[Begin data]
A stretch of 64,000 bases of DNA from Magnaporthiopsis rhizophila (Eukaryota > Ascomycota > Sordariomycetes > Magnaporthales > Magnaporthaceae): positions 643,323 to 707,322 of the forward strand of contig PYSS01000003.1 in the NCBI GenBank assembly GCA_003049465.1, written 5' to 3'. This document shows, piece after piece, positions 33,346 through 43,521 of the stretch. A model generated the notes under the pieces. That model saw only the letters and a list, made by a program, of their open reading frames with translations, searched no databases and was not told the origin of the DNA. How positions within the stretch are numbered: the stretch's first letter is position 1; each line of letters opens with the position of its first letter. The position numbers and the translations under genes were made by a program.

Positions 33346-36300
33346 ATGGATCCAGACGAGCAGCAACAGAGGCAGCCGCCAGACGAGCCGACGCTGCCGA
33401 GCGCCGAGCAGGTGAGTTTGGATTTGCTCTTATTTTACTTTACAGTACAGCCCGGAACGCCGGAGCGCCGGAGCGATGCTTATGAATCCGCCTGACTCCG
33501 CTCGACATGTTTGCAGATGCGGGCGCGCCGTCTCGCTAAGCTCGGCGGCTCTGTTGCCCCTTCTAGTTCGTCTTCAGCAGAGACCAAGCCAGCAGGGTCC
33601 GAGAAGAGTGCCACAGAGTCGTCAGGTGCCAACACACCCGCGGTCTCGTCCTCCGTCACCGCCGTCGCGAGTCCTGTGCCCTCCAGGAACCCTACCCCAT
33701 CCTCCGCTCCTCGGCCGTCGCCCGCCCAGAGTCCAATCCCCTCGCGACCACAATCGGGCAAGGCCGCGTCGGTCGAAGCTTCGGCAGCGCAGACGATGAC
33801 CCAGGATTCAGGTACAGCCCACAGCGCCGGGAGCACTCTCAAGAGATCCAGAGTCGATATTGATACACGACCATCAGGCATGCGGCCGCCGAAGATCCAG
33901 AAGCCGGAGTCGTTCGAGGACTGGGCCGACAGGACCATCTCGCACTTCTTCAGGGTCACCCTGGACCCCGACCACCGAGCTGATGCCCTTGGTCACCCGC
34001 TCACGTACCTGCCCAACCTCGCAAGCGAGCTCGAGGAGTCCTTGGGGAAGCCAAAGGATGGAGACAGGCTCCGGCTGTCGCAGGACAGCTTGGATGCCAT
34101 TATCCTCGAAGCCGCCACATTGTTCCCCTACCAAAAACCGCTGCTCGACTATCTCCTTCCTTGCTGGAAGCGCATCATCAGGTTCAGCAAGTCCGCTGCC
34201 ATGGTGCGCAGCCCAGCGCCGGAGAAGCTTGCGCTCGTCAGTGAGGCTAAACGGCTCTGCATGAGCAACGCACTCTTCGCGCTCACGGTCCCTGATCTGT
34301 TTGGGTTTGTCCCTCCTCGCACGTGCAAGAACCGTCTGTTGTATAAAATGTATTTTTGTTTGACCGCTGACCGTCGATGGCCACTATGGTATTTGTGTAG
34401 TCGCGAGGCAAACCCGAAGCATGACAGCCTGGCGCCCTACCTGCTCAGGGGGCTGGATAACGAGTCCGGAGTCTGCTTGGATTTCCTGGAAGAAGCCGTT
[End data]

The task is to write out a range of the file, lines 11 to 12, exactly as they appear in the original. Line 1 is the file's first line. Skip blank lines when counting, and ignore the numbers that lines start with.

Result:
34101 TATCCTCGAAGCCGCCACATTGTTCCCCTACCAAAAACCGCTGCTCGACTATCTCCTTCCTTGCTGGAAGCGCATCATCAGGTTCAGCAAGTCCGCTGCC
34201 ATGGTGCGCAGCCCAGCGCCGGAGAAGCTTGCGCTCGTCAGTGAGGCTAAACGGCTCTGCATGAGCAACGCACTCTTCGCGCTCACGGTCCCTGATCTGT